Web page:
Food & Adventures

Friday 12 May 2017

A day in Havana

If you follow me on social media it will come as no surprise that Mrs Cool and I recently travelled to Cuba on Holiday. It was amazing, it was definitely the best holiday I have been on and my favourite part was the day we spent in the Capital City, Havana.

We had booked a private tour rather than going on the bus tour you can book through Thomas Cook and were really excited to be driven to Havana in one of the famous classic cars which are so synonymous with Cuba. Our guide Jorge and our driver for the day Yusiel picked us up from our hotel early in the morning in a 1956 Chevrolet. The Jet black Sedan was in incredible condition considering it was over 60 years old (Mrs Cool joked that it was in better condition than our car). On the drive to Havana we talked with Jorge about what we wanted to do in in Havana and what we knew about Cuba. He told us about the work that goes into keeping the car running, telling us you need to have a good mango tree at home to use as shade as there are many hours spent on repairs.

The drive took around 2 1/2 hours, we drove through Varadero (the resort we we're staying at) and Matanzas a city on the way to Havana. Jorge asked if it was ok if we stopped at the post office as he had a letter he needed to post (we soon found out that our guide had a few more errands to run throughout the day but we didn't mind and found it funny). We stopped off at the Bacunayagua Bridge about halfway through our journey to stretch our legs. Bacunayagua Bridge is the highest bridge in Cuba at 110 meters  high. The views are stunning and there is a little bar and market at one end. The bar was great with a traditional Cuban band playing and Piná Coladas for sale where you can add the rum yourself and make it as strong as you want.

When we arrived in Havana we headed first to Revolution Square. Revolution Square is the political centre of Cuba, Jorge told us how Fidel Castro wanted to make Revolution Square as Iconic as Red Square in Moscow and how he addressed over 1 million people during the Cuban Revolution. Other Heroes of the Cuban revolution are celebrated here too as the faces of Camilio Cienfuegos and Che Guevara adorn the two main government buildings overlooking the square. There were a lot of people here milling around - some tourists, some locals, a few taxi drivers waiting for their pick ups by their classic cars. There was some police here too and people making preparations for the May Day Celebrations that would be taking place soon, Jorge told us how the square would be packed with people come May Day but this may be as attendance at the celebrations were mandatory for government employees.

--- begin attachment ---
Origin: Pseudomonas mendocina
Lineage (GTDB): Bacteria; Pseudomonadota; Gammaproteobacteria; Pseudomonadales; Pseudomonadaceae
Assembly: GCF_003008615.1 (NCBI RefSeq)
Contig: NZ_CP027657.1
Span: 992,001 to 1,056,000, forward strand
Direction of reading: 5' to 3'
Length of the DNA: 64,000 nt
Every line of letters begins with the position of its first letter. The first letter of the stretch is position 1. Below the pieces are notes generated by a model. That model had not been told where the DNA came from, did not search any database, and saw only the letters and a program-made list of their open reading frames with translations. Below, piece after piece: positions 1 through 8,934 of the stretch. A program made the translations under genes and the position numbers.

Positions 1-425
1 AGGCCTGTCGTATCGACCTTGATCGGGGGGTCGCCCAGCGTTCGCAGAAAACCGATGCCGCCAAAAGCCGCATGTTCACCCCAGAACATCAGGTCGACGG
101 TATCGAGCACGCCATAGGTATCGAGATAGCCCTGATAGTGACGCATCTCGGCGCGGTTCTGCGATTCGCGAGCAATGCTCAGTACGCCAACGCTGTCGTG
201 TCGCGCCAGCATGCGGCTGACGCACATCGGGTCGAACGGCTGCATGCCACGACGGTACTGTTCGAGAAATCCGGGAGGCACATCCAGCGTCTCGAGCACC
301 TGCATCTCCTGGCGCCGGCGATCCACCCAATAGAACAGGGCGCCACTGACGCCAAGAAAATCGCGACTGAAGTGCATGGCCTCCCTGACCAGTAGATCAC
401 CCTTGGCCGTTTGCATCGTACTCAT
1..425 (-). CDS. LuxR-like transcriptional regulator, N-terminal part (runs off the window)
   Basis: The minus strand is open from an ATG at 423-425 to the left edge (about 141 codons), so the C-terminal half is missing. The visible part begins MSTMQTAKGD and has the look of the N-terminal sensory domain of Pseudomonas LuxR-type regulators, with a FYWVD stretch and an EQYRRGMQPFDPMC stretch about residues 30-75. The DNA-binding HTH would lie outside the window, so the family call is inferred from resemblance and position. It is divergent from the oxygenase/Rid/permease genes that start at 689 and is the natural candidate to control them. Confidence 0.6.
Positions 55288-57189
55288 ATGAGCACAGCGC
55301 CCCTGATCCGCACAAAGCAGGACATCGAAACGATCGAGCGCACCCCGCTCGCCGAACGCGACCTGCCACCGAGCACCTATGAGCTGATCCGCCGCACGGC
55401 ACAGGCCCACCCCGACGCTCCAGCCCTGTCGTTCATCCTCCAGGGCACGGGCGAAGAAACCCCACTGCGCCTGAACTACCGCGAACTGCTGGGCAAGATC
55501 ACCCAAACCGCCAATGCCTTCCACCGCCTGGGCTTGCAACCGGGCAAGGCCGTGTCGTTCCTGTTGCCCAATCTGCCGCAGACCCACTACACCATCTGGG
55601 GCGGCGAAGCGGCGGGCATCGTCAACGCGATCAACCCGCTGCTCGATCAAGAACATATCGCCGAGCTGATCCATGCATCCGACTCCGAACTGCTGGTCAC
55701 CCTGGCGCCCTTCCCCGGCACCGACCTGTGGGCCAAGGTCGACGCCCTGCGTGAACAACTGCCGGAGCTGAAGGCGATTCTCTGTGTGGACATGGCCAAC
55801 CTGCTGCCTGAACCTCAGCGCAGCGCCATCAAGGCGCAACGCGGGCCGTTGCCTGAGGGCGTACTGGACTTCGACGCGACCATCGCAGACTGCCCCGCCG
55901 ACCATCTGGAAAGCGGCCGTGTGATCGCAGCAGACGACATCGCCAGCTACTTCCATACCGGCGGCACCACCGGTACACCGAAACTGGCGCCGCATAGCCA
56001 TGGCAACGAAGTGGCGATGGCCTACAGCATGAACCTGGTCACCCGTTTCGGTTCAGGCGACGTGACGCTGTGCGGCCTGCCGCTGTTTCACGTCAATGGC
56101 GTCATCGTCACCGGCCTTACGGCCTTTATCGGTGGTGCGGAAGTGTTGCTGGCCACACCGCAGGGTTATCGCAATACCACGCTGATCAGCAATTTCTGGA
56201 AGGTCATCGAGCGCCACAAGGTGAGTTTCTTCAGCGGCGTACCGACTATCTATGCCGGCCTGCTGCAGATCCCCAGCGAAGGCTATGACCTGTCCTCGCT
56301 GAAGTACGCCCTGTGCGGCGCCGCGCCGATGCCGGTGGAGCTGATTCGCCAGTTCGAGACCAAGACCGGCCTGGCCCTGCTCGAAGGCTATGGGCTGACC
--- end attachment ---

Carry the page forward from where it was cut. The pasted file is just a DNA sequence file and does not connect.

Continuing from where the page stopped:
When we were finished taking our photos at Revolution Square we headed along The Malecon which is the road along the coast and arrived at the Hotel Nacional De Cuba, probably the most famous hotel in Cuba. You can feel the history of the building as you walk through the doors. The lobby still has all it's original fixtures so it really feels like you're stepping back in time. Through the lobby is the Terrace which is incredible and you can certainly see why the hotel has hosted Celebrities and Presidents in the past. Jorge also told us the hotel was the site of the infamous 'Havana Conference' held by the heads of the most powerful Mafia Families in 1946 where they discussed many aspects of their criminal empire. The conference is famously recreated in the Francis Ford Coppola's classic movie The Godfather Part II.

After we had taken a stroll around the grounds of the Hotel Nacional de Cuba we headed to Old Havana. This was my favourite part of Havana, walking through the streets the funk of cigar smoke and diesel fumes hanging in the air as the sounds of cuban music seemed to come from every doorway and alley, I really felt like I could stay here forever. Eventually we made our way to Floridita the famous bar and restaurant that was a favourite of the author Ernest Hemmingway. Stepping through the door was a complete contrast to outside as the heat and bright sunshine of the street were replaced by a cool air conditioned bar that provided much needed respite. There was a live band playing as soon as you walk through the door and place was packed, everyone had a Daiquiri and there was a statue of Hemmingway sat at the bar.

When we were ready to brave the heat again we headed to through more streets past incredible architecture to the impressive Plaza de la Catedral where the Cathedral of The Virgin Mary of the Immaculate Conception stands. Jorge told us how prior to the Cuban War of Independence when Cuba was a Spanish territory the Cathedral used to hold the remains of Christopher Columbus but when Spain ceded the Island in 1898 the remains were returned to Spain (along with all of the statues which is why the there are some empty crevices on the front of the Cathedral).